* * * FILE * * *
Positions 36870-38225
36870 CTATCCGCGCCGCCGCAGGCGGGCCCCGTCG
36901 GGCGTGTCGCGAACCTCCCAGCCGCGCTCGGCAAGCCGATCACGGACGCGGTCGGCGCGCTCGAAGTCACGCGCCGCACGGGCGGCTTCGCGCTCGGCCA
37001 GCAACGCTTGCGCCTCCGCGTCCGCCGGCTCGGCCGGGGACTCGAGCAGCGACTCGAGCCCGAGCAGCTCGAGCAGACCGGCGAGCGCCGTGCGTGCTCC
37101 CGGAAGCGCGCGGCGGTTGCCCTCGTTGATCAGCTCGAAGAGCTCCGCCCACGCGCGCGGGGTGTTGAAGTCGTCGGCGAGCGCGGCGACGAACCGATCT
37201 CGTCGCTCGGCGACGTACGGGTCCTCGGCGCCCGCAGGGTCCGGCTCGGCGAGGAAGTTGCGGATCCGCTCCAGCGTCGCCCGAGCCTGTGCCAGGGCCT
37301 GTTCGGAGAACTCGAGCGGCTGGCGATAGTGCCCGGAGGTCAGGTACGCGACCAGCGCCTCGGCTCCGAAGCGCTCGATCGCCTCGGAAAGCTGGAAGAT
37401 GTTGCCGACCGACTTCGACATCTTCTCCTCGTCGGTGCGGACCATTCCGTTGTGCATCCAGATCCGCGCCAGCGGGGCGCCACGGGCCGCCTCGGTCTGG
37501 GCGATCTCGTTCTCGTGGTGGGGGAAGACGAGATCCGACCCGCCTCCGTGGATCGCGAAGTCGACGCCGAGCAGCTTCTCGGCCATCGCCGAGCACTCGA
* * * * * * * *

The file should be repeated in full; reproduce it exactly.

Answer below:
Positions 36870-38225
36870 CTATCCGCGCCGCCGCAGGCGGGCCCCGTCG
36901 GGCGTGTCGCGAACCTCCCAGCCGCGCTCGGCAAGCCGATCACGGACGCGGTCGGCGCGCTCGAAGTCACGCGCCGCACGGGCGGCTTCGCGCTCGGCCA
37001 GCAACGCTTGCGCCTCCGCGTCCGCCGGCTCGGCCGGGGACTCGAGCAGCGACTCGAGCCCGAGCAGCTCGAGCAGACCGGCGAGCGCCGTGCGTGCTCC
37101 CGGAAGCGCGCGGCGGTTGCCCTCGTTGATCAGCTCGAAGAGCTCCGCCCACGCGCGCGGGGTGTTGAAGTCGTCGGCGAGCGCGGCGACGAACCGATCT
37201 CGTCGCTCGGCGACGTACGGGTCCTCGGCGCCCGCAGGGTCCGGCTCGGCGAGGAAGTTGCGGATCCGCTCCAGCGTCGCCCGAGCCTGTGCCAGGGCCT
37301 GTTCGGAGAACTCGAGCGGCTGGCGATAGTGCCCGGAGGTCAGGTACGCGACCAGCGCCTCGGCTCCGAAGCGCTCGATCGCCTCGGAAAGCTGGAAGAT
37401 GTTGCCGACCGACTTCGACATCTTCTCCTCGTCGGTGCGGACCATTCCGTTGTGCATCCAGATCCGCGCCAGCGGGGCGCCACGGGCCGCCTCGGTCTGG
37501 GCGATCTCGTTCTCGTGGTGGGGGAAGACGAGATCCGACCCGCCTCCGTGGATCGCGAAGTCGACGCCGAGCAGCTTCTCGGCCATCGCCGAGCACTCGA